where the mean \(\mu_G()\) and the variance \(\sigma_G^2()\) were defined in Eqs. (254) and (255), respectively. The EIF is defined as: [JSW98]

where \(G({\bf u}^*)\) is the current best solution chosen from among the true function values at the training points (henceforth referred to as simply \(G^*\)). This expectation can then be computed by integrating over the distribution \(\hat{G}({\bf u})\) with \(G^*\) held constant:

where \(G\) is a realization of \(\hat{G}\). This integral can be expressed analytically as: [JSW98]

where it is understood that \(\mu_G\) and \(\sigma_G\) are functions of \({\bf u}\). Rewritting in a more compact manner and dropping the subscript \(_G\),

where \(\gamma({\bf u}) = \frac{G^* - \mu({\bf u})}{\sigma({\bf u})}\). This equation defines the expected improvement acquisition function for an unknown \({\bf u}\).

The point at which the EIF is maximized is selected as an additional training point. With the new training point added, a new GP model is built and then used to construct another EIF, which is then used to choose another new training point, and so on, until the value of the EIF at its maximized point is below some specified tolerance. In Ref. [HANZ06] this maximization is performed using a Nelder-Mead simplex approach, which is a local optimization method. Because the EIF is often highly multimodal [JSW98] it is expected that Nelder-Mead may fail to converge to the true global optimum. In Ref. [JSW98], a branch-and-bound technique for maximizing the EIF is used, but was found to often be too expensive to run to convergence. In Dakota, an implementation of the DIRECT global optimization algorithm is used [Gab01].

It is important to understand how the use of this EIF leads to optimal solutions. Eq. (258) indicates how much the objective function value at \({\bf x}\) is expected to be less than the predicted value at the current best solution. Because the GP model provides a Gaussian distribution at each predicted point, expectations can be calculated. Points with good expected values and even a small variance will have a significant expectation of producing a better solution (exploitation), but so will points that have relatively poor expected values and greater variance (exploration).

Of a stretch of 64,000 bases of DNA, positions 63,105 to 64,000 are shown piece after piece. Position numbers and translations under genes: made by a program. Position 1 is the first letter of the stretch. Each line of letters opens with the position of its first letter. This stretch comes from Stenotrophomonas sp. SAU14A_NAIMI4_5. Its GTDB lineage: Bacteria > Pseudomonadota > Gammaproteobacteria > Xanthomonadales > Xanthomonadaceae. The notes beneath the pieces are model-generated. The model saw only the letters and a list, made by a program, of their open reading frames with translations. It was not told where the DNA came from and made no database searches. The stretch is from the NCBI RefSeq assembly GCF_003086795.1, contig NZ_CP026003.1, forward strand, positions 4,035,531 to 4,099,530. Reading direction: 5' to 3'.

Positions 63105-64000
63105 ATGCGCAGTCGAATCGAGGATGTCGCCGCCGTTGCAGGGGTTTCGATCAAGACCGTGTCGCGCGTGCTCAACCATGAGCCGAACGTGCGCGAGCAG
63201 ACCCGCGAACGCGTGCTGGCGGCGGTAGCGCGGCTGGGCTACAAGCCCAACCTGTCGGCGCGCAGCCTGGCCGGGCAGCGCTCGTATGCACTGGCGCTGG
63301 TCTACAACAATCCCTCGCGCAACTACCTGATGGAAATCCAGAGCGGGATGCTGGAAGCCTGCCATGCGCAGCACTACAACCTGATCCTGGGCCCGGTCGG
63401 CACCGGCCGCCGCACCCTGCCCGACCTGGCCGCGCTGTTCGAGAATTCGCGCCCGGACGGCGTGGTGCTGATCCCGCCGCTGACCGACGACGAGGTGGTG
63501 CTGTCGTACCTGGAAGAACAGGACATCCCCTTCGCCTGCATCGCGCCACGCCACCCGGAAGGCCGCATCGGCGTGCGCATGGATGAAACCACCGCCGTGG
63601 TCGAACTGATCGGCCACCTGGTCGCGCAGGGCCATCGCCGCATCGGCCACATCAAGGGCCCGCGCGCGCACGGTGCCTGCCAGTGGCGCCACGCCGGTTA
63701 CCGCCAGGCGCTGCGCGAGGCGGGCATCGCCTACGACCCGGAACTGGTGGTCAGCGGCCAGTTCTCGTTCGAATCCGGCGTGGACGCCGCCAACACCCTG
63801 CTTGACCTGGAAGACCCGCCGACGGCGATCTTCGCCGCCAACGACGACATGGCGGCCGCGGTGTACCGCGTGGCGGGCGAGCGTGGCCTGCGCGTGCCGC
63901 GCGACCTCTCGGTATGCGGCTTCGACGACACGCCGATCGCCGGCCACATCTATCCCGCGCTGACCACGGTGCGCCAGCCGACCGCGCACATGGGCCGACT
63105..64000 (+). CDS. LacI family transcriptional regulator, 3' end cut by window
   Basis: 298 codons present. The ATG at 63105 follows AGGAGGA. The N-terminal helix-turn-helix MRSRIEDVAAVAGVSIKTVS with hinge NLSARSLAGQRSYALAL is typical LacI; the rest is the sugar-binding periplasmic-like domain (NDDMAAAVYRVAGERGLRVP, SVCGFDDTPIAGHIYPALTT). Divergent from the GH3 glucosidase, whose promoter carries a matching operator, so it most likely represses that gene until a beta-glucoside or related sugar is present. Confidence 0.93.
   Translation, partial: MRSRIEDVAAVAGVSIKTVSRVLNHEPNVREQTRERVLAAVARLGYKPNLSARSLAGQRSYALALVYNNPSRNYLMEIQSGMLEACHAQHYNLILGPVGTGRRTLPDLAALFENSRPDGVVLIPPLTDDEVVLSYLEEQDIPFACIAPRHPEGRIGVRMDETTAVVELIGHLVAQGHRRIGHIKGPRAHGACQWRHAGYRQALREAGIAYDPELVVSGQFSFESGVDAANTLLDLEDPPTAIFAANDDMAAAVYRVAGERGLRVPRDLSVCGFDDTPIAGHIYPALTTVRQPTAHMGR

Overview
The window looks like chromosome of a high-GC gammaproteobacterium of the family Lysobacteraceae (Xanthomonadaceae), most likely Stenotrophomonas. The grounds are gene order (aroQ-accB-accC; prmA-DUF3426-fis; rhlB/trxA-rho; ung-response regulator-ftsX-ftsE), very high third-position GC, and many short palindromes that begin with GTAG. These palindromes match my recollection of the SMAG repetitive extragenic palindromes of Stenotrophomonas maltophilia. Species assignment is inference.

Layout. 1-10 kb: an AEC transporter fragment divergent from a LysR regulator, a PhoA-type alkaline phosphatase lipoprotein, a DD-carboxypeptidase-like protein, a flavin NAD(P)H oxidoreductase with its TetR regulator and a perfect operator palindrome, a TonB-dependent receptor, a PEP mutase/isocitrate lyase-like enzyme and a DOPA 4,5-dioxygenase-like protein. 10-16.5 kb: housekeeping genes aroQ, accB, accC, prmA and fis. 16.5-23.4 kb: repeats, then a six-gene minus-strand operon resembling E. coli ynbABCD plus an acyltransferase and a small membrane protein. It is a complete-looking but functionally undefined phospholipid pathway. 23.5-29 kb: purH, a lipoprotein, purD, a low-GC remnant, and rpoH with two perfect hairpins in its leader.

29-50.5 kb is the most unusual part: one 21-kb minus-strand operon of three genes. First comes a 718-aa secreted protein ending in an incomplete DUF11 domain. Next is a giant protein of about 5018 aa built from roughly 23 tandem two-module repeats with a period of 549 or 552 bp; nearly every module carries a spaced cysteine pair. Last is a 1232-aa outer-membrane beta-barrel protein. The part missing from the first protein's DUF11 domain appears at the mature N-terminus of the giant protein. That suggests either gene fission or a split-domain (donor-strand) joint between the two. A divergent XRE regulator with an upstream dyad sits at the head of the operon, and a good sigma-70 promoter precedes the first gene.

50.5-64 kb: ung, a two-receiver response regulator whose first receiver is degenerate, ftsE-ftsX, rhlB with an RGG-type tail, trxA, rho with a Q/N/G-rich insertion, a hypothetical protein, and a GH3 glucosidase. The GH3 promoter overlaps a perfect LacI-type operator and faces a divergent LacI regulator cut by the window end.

The application of EGO to reliability analysis, however, is made more complicated due to the inclusion of equality constraints (see Eqs. (53)- (54)). For inverse reliability analysis, this extra complication is small. The response being modeled by the GP is the objective function of the optimization problem (see Eq. (54)) and the deterministic constraint might be handled through the use of a merit function, thereby allowing EGO to solve this equality-constrained optimization problem. Here the problem lies in the interpretation of the constraint for multimodal problems as mentioned previously. In the forward reliability case, the response function appears in the constraint rather than the objective. Here, the maximization of the EIF is inappropriate because feasibility is the main concern. This application is therefore a significant departure from the original objective of EGO and requires a new formulation. For this problem, the expected feasibility function is introduced.

### Probability Improvement Acquisition Function

The probability of improvement (PI) acquisition function is proposed by [Kus64], using the same argument that the GP prediction is a Gaussian distribution. Similar to Equation (259), the PI acquisition function is given by